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Kirk Nahra Discusses FTC Ruling Delay in Data Security Case
Kirk J. Nahra, chair of Wiley Rein’s Privacy Practice and co-chair of the Health Care Practice, was quoted in an article published June 17 by Healthcare Info Security, focusing on the Federal Trade Commission’s (FTC) decision to delay a ruling on whether it would overturn or affirm an initial ruling by an FTC administrative law judge in a data security case involving cancer testing laboratory LabMD. In its original complaint, the FTC alleges that the now defunct company “failed to protect the security of its consumers’ personal data, including medical information,” putting them at risk for identity theft.
“The LabMD case is generally a really big deal,” said Mr. Nahra. “Like a lot of litigation, it forced both sides to take extreme positions, and now the parties have to live with that—although this impacts the FTC much more than LabMD.”
Mr. Nahra pointed out that the FTC administrative law judge’s decision focused on an issue that hadn’t previously been discussed as being the heart of the case. Until then, he said, issues had focused on two key questions: “Does the FTC have authority in data security cases generally—the same argument that was in play in the Wyndham [data security dispute with FTC], and has now largely been resolved in the FTC’s favor—and does the FTC have authority to take action against a HIPAA-covered entity?” The judge’s decision instead focused on whether consumers were harmed by the alleged LabMD security incidents, Mr. Nahra said..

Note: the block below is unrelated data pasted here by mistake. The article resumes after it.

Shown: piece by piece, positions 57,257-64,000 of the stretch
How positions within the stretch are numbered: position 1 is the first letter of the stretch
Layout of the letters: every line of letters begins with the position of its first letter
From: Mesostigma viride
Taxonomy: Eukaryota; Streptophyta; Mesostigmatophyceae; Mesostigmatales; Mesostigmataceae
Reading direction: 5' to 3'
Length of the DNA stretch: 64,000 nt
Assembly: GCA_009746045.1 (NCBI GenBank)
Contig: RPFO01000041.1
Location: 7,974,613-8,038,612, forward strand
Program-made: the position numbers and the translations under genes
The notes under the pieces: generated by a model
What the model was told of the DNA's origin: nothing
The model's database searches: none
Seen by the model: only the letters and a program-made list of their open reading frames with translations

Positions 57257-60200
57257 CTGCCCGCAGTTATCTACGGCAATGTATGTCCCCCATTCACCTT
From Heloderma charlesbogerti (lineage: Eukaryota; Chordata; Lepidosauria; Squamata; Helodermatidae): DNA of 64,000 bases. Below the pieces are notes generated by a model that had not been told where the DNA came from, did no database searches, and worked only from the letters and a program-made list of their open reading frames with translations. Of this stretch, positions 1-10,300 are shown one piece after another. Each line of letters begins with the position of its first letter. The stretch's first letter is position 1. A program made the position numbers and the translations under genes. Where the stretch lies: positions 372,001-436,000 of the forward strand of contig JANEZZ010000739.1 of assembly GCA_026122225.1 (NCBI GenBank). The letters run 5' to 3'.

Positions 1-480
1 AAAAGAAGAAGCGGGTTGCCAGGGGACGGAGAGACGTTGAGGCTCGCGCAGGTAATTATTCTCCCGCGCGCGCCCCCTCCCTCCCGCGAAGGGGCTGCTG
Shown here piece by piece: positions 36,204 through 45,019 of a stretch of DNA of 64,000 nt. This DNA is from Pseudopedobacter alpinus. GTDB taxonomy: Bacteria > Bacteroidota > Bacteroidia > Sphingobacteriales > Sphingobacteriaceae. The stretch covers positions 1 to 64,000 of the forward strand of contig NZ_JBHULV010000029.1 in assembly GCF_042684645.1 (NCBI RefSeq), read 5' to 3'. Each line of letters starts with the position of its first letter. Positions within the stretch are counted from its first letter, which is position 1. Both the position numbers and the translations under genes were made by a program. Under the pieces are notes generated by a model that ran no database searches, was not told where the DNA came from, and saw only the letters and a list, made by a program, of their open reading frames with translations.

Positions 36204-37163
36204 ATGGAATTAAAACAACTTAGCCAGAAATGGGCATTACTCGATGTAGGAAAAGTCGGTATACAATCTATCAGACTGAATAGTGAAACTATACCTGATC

“My expectation is that the FTC will push hard to maintain its ability to go after situations where there is potential harm, even if that harm is not yet realized,” he added. “That is a typical distinction that is offered between private class action [data breach] litigation, where harm is an element of standing – and government regulation, where harm usually isn’t thought of as necessary.”
“The FTC clearly believes it has authority in data security cases” and that it “can enforce that authority against any [for-profit] entity subject to its jurisdiction, whether covered by HIPAA or not, ” said Mr. Nahra. He concluded that while there is no general sense that the FTC is broadly pursuing health care companies, “the FTC believes they have the authority to do so if they wish.”
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